top of page
MM Logo Update Outline.png


drawing of all the roads we have to walk are winding and all the lights that light the way are blinding

❝All the roads we have to walk are winding, and all the lights that light the way are blinding.❞ -Oasis, "Wonderwall"

I’m excited to be heading out on a camping trip. The place I’m going is right on the Mississippi River. The campsite is right up to the water, so this should be an exciting weekend.

Unfortunately, the weather doesn’t cooperate, and it is very cold for much of the weekend. This makes it a little more difficult to enjoy the campsite, but I’m still making the best of the situation.

Finally, on the last day, the clouds go away, the sun comes out, and the temperature goes up about 20 degrees. It’s an amazing day to be outside.

Of course, the river is west of me, so as I sit and look out over the water, the bright sun is right in my face. I can’t see without squinting. It’s so annoying!

Then it dawns on me that I got exactly what I wanted. I got a nice day. Yet, instead of appreciating the day, I am complaining about the exact thing I wanted.

I could’ve been grateful for having one nice day, but instead, I was irritated that the exact same thing that made this a nice day – the sun – is blinding me.


If you think about it, and I mean really think about it, you are living the dream life. If you are reading this, your life is pretty good, both historically and geographically.

Geographically, if you live in a developed country, for example, you have a pretty good compared to people who live in third-world countries.

drawing of your life

Historically, you might compare yourself to versions of you in the past. For many of us, our lives are better than 10, 20, or 30 years ago.

drawing of your life compared to your past self

And even if you try to make the claim that your life is not better off than they used to be, you can’t deny that you are better off than your ancestors were. This is true of several generations ago, but you don’t have to go back more than two or three generations.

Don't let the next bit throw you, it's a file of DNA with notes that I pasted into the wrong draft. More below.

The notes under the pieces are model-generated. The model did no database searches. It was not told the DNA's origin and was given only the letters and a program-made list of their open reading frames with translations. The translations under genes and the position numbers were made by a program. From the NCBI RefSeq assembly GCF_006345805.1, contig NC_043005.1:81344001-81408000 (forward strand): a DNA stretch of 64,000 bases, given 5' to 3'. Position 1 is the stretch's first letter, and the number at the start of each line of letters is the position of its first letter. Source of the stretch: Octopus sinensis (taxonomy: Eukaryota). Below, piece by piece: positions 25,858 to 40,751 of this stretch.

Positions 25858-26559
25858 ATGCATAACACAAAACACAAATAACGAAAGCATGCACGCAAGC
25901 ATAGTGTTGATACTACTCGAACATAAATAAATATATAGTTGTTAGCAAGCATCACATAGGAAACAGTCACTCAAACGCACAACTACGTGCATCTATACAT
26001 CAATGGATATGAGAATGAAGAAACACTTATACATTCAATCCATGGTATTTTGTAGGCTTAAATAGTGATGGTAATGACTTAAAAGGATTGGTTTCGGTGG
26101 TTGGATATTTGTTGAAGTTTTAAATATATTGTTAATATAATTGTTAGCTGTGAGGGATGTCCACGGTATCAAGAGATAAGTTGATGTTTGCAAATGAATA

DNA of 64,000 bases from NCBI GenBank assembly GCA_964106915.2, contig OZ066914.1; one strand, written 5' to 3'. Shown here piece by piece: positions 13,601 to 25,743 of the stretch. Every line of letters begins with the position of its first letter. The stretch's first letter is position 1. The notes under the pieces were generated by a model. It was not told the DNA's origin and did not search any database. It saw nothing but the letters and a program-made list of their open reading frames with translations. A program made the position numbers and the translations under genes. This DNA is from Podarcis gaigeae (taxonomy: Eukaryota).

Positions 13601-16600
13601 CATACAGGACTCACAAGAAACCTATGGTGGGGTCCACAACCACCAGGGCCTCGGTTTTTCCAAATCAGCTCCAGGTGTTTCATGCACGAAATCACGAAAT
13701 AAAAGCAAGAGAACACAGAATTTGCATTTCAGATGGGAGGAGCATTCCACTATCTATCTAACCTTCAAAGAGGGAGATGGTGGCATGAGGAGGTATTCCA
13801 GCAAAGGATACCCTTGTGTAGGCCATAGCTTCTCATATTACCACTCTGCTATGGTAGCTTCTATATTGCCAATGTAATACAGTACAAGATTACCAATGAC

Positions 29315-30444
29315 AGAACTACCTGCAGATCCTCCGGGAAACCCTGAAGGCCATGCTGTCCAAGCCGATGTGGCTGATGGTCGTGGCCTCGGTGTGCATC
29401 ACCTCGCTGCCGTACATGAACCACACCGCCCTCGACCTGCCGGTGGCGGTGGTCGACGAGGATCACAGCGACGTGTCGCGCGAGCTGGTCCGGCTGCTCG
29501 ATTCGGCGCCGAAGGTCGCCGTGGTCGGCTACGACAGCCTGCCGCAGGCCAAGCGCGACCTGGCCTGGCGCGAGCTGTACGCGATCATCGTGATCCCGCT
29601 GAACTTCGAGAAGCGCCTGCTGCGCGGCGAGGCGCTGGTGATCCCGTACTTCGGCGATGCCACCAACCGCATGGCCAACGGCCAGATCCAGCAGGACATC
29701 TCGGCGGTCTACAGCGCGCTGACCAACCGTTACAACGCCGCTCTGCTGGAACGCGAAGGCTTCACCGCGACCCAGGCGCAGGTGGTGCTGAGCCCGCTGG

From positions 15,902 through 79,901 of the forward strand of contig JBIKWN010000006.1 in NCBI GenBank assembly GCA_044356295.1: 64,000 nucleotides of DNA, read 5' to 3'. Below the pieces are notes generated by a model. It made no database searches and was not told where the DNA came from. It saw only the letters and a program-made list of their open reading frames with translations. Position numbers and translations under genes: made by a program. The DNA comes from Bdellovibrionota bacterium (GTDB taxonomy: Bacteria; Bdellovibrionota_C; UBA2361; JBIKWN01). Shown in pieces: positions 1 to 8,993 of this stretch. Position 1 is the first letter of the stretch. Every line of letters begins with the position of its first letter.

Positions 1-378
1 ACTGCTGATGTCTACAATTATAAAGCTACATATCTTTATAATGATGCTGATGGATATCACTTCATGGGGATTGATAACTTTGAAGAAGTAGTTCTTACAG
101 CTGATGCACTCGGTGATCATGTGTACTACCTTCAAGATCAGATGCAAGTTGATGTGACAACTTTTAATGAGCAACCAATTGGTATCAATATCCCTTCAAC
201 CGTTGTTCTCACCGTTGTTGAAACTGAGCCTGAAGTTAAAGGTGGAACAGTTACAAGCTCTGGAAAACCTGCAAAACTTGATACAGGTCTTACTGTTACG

If you could read your great-grandparents' journals, for example, you might find that they would kill to have indoor plumbing, climate-controlled shelters, and access to life-saving healthcare.

drawing of your life compared to your ancestors


Yet we all know how hard it is to live our lives in a vacuum - trying to compare our lives to the lives of our ancestors 100 years ago or more. The fact is that most people, essentially all the people who exist today, are better off than our ancestors were. And because we are descendants of people who needed to know their position in their tribe, we are hypersensitive to where we fit in a social setting.

So regardless of how much better our life is compared to our ancestors or even us from a couple of decades ago, we look around and measure our worthiness based on our neighbors, the proverbial Joneses.

drawing of your life compared to your neighbors

In the past, the Joneses were actually your neighbors or close social circle. Now, we don’t just compare ourselves to people we see in real life. With social media, we see a curated version – the highlight reel – of anybody’s life anywhere in the world.

Admittedly, if you take more than a couple of seconds to think about this, it is an unfair comparison to compare your full life with the highlights of a very select few. Nonetheless, it still makes us feel inadequate.

drawing of your life compared to your social media network

A grateful person exhibits certain traits. Rather than feeling deprived in life, a grateful person experiences a sense of abundance. A grateful person acknowledges the contributions of others to his/her success and well-being, appreciates life's simple pleasures, and acknowledges the importance of experiencing and expressing gratitude.